Few Americans know much more about Nathan Hale than his famous last words: “I only regret that I have but one life to lose for my country.” But who was the real Nathan Hale? M. William Phelps charts the life of this famed patriot and Connecticut’s state hero, following Hale’s rural childhood, his education at Yale, and his work as a schoolteacher. Even in his brief career, he distinguished himself by offering formal lessons to young women. Like many young Americans, he soon became drawn into the colonies’ war for independence, becoming a captain in Washington’s army. When the general was in need of a spy, Hale willingly rose to the challenge, bravely sacrificing his life for the sake of American liberty. Using Hale’s own journals and letters as well as testimonies from his friends and contemporaries, Phelps depicts the Revolution as it was seen from the ground. From the confrontation in Boston to the battle for New York City, listeners experience what life was like for an ordinary soldier in the struggling Continental army. In this impressive, well-researched biography, Phelps separates historical fact from long-standing myth to reveal the life of Nathan Hale, a young man who deserves to be remembered as an original American patriot.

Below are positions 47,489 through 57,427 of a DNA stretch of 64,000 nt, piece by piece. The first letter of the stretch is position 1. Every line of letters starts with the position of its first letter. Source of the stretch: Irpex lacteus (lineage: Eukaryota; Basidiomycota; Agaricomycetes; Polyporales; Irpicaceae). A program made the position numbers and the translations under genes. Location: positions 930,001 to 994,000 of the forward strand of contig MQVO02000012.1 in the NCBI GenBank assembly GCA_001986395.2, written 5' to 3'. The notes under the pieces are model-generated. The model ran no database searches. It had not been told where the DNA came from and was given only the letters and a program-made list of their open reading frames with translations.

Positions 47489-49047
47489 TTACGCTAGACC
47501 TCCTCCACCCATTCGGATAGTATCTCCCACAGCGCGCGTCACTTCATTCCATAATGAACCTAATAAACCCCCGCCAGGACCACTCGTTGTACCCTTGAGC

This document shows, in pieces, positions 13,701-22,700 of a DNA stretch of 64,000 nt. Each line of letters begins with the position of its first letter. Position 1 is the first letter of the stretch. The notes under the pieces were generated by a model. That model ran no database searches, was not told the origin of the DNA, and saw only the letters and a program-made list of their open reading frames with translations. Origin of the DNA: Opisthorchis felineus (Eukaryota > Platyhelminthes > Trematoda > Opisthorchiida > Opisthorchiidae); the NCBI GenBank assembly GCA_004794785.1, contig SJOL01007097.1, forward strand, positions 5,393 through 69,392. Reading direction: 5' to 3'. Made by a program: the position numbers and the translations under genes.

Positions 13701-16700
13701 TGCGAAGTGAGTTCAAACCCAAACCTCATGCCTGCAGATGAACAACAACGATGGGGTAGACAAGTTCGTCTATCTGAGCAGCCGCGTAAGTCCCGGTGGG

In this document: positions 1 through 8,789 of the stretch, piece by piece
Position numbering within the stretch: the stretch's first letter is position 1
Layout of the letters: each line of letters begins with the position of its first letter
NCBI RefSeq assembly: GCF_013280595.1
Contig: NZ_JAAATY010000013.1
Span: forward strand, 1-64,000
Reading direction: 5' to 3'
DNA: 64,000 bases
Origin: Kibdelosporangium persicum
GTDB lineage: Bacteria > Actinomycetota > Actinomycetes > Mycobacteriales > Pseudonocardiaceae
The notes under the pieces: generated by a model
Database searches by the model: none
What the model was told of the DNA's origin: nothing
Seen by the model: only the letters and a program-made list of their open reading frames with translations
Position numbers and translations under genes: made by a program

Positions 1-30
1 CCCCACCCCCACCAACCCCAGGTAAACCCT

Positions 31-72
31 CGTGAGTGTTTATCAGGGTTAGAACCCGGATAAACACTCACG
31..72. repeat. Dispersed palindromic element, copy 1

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Investigative journalist M. William Phelps is the author of I’ll Be Watching You, If Looks Could Kill, Because You Loved Me, Murder in the Heartland, Perfect Poison, Lethal Guardian, Every Move You Make, and Sleep in Heavenly Peace. He has appeared on dozens of national radio and television programs, including Good Morning America, Court TV, The Discovery Channel, Geraldo at Large, and Montel Williams, and has consulted for the Showtime cable television series Dexter. He lives in a small Connecticut farming community with his wife and children.From AudioFile:
Nathan Hale passed into legend as "America's first official spy." Phelps looks into the real life behind that legend, including that famous quote--"I only regret that I have but one life . . ."--which Hale probably never uttered. Early on, Hale's life was ordinary--he studied at Yale, pursued the ladies, and taught school--and even Phil Gigante's bold, urgent reading doesn't do much to change that. However, as Hale gets involved in the American Revolution and eventually becomes a spy, the book--and Gigante's reading--gain steam, becoming exciting and compelling. Phelps weaves descriptions of the era and the Hale family's anxiety over the revolutionary's fate into his account as he reveals how an ordinary life became an extraordinary legend. J.A.S. © AudioFile 2008, Portland, Maine
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